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The new pope: What does it all mean? Prof explains

April 10, 2013

Ellen Joyce

Ever since Pope Francis became leader of the Catholic church last month, Associate History Professor Ellen Joyce has been more struck by the visual symbols he’s created than by anything in particular he has said.

For example, Pope Francis refuses to wear all of the traditional papal clothes, opting instead for a basic white cassock without frills, and he insists on riding in a plain car opposed to the papal limousine.

“This is a man who profoundly understands how these kinds of symbolic gestures will resonate with people, and he’s gotten everyone’s attention very quickly,” Joyce said.

Furthermore, a controversy ensued on Holy Thursday when Pope Francis held a small, simple celebration at a youth prison rather than offering mass in St. Peter’s Basilica, as is the tradition of past popes.

Some were scandalized when Pope Francis washed the feet of two women at the prison instead of the feet of twelve priests in St. Peter’s Basilica. His reasoning for why he conducted this ritual—one centering on humility, service, and commitment to the poor and marginalized—in this way is because the church should serve the prisoners, the poor, and the victims of society.

Pope Francis has spoken multiple times so far about the dignity and importance of women, something Joyce finds refreshing. For example, in the context of Easter, he proclaimed women as the ones who first spread the word of Jesus coming back from the dead.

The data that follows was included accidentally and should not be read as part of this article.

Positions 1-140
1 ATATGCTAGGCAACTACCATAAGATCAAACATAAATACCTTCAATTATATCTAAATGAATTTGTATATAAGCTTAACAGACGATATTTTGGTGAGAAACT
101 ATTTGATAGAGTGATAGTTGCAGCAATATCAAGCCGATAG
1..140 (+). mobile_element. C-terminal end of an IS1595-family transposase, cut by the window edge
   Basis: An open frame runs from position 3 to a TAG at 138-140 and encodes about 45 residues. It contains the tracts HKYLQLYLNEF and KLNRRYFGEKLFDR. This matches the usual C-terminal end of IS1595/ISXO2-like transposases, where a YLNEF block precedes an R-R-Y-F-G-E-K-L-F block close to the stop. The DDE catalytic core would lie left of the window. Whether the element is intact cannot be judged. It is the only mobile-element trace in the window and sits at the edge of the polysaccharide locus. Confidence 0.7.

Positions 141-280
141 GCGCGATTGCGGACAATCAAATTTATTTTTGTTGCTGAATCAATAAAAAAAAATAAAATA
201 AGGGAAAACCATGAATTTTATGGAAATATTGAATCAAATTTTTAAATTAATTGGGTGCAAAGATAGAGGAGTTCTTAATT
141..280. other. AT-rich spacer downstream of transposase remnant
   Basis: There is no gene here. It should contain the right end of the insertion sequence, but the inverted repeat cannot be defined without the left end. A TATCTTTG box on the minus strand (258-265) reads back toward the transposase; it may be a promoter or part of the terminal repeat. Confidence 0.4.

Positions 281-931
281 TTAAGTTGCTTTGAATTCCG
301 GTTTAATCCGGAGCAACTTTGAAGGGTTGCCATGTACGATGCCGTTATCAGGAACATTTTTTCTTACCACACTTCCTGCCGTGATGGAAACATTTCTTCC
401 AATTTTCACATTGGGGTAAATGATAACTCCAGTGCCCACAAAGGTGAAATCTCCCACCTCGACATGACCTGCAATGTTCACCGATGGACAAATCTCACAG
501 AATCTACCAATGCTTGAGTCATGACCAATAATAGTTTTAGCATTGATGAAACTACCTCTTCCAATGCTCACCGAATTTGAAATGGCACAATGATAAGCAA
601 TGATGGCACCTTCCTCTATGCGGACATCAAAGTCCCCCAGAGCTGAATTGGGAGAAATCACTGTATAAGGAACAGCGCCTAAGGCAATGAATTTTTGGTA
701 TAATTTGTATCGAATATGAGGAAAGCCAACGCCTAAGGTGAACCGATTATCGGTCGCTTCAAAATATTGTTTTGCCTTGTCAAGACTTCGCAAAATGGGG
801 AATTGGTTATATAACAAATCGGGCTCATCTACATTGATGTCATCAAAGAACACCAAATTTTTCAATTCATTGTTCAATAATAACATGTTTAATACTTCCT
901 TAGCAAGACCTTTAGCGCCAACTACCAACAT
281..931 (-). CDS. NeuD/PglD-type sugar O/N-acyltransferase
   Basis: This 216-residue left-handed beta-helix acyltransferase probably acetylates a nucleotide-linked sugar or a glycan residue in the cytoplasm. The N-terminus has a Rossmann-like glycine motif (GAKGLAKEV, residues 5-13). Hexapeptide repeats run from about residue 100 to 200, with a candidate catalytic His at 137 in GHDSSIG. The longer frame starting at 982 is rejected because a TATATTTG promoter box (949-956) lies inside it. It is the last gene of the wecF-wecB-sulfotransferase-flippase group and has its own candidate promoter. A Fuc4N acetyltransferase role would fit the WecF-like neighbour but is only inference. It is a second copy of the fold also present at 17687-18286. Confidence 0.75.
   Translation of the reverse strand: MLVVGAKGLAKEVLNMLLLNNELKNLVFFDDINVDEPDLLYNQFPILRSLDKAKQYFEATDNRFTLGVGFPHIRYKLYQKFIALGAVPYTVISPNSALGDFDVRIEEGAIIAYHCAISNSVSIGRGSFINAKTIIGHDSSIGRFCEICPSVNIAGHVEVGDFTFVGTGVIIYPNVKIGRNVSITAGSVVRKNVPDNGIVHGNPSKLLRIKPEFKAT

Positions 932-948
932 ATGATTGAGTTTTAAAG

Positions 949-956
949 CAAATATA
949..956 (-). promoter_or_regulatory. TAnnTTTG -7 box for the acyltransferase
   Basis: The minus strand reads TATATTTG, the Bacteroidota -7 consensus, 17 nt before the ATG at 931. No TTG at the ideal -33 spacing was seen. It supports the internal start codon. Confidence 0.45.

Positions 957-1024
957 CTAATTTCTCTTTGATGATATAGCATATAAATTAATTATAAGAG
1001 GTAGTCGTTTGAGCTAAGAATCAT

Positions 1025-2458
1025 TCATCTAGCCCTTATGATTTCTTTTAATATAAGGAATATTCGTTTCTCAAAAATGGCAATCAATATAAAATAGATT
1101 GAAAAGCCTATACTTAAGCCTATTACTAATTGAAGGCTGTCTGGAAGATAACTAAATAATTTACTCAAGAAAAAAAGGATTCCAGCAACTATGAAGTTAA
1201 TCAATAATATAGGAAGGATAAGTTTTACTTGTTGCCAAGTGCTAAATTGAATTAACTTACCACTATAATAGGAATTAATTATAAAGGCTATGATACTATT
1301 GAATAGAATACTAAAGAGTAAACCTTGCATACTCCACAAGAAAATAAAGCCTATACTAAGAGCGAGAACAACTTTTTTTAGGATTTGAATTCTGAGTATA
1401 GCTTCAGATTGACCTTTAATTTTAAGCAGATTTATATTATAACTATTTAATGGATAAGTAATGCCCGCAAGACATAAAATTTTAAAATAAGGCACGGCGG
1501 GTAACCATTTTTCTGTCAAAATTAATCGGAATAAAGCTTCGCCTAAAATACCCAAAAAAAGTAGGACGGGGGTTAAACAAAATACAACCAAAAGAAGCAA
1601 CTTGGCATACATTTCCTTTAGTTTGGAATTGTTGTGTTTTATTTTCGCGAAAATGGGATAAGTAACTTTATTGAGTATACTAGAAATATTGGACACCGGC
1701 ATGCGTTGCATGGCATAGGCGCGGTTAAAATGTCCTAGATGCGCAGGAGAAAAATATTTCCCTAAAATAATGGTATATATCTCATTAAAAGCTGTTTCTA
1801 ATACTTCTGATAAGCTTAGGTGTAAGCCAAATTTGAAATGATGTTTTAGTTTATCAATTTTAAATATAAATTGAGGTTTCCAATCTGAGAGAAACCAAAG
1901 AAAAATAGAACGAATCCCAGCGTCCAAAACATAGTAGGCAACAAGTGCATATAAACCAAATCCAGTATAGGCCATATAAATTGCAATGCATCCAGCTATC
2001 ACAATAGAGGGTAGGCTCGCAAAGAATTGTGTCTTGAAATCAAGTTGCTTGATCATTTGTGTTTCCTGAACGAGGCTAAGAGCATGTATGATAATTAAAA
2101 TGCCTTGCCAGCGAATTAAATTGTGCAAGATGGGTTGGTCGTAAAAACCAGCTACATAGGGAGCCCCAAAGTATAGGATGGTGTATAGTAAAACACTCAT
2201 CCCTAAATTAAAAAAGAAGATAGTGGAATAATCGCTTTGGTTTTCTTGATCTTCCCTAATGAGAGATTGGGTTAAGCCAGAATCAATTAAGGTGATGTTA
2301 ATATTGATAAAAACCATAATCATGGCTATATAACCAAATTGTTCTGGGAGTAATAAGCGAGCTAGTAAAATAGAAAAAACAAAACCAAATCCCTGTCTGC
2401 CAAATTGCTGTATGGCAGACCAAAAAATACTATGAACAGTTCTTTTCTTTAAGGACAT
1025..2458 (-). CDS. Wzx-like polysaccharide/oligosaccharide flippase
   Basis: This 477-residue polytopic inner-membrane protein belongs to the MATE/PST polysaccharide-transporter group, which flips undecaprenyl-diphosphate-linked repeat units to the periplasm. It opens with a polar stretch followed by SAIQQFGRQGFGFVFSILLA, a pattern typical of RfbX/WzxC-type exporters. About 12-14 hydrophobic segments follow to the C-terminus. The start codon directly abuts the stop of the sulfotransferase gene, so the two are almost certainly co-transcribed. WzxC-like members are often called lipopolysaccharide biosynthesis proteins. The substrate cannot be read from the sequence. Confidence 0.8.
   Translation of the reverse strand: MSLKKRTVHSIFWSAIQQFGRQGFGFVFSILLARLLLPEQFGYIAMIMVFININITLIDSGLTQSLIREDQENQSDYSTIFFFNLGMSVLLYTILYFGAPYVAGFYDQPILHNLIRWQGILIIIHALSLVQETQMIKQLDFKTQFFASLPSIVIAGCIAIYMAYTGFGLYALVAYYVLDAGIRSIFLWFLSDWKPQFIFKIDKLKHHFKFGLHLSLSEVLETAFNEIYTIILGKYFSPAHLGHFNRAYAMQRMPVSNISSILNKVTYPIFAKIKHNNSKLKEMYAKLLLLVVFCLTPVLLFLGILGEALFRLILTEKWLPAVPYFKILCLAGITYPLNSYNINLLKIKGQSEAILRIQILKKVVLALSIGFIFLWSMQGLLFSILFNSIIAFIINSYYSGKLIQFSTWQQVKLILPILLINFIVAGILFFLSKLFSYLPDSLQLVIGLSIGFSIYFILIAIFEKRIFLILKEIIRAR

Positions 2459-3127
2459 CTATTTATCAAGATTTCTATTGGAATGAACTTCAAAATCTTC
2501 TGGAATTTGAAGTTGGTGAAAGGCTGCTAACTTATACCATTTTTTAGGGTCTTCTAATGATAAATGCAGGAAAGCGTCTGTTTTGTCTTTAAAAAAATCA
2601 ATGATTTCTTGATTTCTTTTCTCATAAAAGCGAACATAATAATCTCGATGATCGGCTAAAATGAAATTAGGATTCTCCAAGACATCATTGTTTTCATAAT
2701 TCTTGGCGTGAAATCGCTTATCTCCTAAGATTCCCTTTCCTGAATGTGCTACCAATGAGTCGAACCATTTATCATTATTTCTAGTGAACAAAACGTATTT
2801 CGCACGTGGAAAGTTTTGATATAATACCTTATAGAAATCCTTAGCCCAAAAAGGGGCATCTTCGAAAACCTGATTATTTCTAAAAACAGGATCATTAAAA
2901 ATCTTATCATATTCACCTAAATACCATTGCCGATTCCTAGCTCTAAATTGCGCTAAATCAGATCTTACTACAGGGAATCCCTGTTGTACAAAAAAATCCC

Joyce asserts that Pope Francis could potentially retire as Pope Benedict XVI did considering the former is 76 years old, and she thinks that could be a good opportunity for the Catholic Church to see where it is at in eight to 10 years and to give someone else the opportunity to change emphases and to set a new tone.

Going forward, Joyce predicts the media will keep a close watch on who Pope Francis appoints to key jobs in the Vatican, and what happens when he travels to World Youth Day in Brazil this summer.

“I’m really excited and hopeful for the future of the church,” Joyce said. “Change is good. Change usually happens very slowly and, as someone who studies two thousand years of history, I know it happens very slowly, but it’s also very healthy and sometimes it can happen much more quickly than people expect.”